- Provide cultural services as an alternative to consumerism, while supporting people in poverty.
- Outdoor arts, cultural heritage and citizen science projects can raise appreciation and stewardship of biodiversity, green space and green infrastructure for resilience to extreme weather.
Provide arts and cultural therapy
- Support for activists: culture / creativity can hold people at the low point of despair when leaders have failed or we must rise to action and compassion.
- Enable wellbeing and immunity in brains and bodies, through play, sport, dance, outdoor exploration, and work on diet and addiction. Access to biodiverse nature reduces stress and improves wellbeing.
- Offer cultural therapy for people affected by eco-anxiety in anticipation of trauma
- Work with appropriate services to support traumatised people (e.g. displaced by climate impacts and conflict).
- Help change attitudes to our fellow beings, to be more generous and less materialist.
- Co-educate with and for those people who are most affected by histories & current impacts of extractivism and degenerative development.
- Use cultural resources to learn from indigenous and innovative peoples, and open up platforms for them.
- Protect and safely restore or return intangible, indigenous heritage, in consultative collaboration.
- Go beyond CO2 to include a wider ecological footprint, aiming to positively benefit people, place and planet.
- Reduce dependency on flight-based tourism and touring of arts productions, while enabling a just transition for cultural workers whose dependence on touring & tourism has been disrupted by pandemics.
- Resist and work to end cultural sponsorship by harmful industries, particularly fossil fuels.
- Support eco-enterprise within cultural practice: develop products & services with green materials, designs & methods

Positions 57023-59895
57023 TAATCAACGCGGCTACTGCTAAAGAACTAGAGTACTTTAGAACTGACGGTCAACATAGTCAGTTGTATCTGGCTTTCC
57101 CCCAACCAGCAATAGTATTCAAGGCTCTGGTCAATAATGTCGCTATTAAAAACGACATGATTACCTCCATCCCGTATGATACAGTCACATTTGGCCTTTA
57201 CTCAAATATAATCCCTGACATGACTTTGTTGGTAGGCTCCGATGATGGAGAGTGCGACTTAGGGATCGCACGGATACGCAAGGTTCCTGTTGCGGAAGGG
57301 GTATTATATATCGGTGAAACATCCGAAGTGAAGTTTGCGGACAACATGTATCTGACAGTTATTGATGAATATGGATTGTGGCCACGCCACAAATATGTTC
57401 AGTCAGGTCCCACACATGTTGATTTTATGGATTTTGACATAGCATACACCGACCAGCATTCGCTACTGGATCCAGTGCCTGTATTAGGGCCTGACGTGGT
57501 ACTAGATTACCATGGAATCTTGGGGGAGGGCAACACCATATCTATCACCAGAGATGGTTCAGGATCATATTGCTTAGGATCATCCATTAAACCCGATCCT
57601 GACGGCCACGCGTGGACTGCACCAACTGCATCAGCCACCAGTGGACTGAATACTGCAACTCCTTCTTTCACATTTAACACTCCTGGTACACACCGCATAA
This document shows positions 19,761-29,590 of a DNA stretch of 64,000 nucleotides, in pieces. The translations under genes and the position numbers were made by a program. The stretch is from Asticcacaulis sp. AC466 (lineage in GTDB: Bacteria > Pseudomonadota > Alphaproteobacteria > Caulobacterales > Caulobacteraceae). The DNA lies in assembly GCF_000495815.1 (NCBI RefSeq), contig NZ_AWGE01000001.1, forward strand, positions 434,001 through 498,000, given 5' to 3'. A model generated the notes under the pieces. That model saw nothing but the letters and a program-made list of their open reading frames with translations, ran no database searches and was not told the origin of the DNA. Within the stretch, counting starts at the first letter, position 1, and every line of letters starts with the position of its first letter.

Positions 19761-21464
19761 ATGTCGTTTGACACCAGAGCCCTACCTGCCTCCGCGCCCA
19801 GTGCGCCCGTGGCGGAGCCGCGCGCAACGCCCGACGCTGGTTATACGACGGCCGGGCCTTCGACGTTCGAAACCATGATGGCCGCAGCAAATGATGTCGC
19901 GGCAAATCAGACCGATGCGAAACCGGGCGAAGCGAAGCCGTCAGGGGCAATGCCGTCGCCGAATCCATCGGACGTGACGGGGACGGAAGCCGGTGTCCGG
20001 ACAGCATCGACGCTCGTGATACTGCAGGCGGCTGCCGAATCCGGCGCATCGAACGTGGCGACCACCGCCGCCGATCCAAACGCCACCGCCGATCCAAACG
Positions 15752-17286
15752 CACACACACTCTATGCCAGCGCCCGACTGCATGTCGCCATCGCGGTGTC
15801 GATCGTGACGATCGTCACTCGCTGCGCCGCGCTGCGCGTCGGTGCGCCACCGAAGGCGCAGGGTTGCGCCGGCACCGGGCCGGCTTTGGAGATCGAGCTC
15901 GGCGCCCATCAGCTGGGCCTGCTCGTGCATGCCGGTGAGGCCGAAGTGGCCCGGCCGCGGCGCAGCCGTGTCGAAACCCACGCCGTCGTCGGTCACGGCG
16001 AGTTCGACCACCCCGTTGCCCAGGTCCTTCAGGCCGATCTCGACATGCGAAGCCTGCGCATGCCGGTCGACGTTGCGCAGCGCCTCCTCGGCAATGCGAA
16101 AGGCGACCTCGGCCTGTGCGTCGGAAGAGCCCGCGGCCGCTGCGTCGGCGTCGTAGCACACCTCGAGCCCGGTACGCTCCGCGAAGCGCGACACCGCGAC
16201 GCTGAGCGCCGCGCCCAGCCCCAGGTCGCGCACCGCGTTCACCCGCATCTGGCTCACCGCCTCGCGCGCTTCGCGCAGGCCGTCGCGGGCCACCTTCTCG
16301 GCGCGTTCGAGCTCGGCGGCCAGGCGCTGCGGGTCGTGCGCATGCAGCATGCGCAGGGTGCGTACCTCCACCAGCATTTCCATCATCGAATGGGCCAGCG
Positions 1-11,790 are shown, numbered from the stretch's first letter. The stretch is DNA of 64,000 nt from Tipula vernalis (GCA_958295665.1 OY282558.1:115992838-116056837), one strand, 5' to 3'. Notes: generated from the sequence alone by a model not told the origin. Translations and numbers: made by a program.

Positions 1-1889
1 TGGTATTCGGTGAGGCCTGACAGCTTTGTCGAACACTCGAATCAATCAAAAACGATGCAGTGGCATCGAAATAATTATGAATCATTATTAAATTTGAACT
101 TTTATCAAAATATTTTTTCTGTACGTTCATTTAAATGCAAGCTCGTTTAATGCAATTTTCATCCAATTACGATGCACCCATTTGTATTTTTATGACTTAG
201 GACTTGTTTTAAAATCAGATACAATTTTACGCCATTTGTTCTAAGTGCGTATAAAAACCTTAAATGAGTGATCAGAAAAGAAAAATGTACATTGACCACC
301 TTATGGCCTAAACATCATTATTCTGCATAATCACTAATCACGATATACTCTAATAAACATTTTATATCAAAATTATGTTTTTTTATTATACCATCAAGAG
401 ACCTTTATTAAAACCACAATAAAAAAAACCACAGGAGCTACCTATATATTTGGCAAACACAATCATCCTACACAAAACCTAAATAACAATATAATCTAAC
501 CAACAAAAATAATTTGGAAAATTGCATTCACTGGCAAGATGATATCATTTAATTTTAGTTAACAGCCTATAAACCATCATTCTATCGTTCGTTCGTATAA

- Encourage the re-use and sharing of materials and products.
- Expand definitions of Culture beyond notions of commodity, virtuosity or as a carrier of messages, and include ideas of Culture connecting us to place.
- Explore the potential of technology for new and ecologically beneficial forms of cultural value, production and exchange.
- Promote a ‘knowledge commons’: open up access to expertise, data and ideas.
- Design digital services for change-makers and activists.
- Help young people to be ‘positively deviant’, to envisage and build resilient careers and movements to change big systems from Degenerative to Regenerative.
- Prefigure and generate ecological and social innovations such as microsolidarity, rewilding, circular forms of production, and urban food growing.
- Smart tech can provide better data feedback about ecological footprints, community needs and ecosystem changes, and can involve communities as citizen scientists.
Adapting to impacts
- Protect heritage from impacts of climate change and ecocidal damage, through trying adaptive strategies, and working with creatives and experts to explore and promote these strategies, in ways that involve communities and generate ingenious solutions.
- Virtual creation of lost places, e.g. digital or literary/imagined places or 3D reconstructions.
- Memorialise lost species, cultures & places; give space to spiritual activities and support grief at loss.
- Educate audiences, aiming for justice and care for migrants and climate refugees.
- Offer refuge and support in disaster or crisis situations (e.g. space, equipment and emotional support).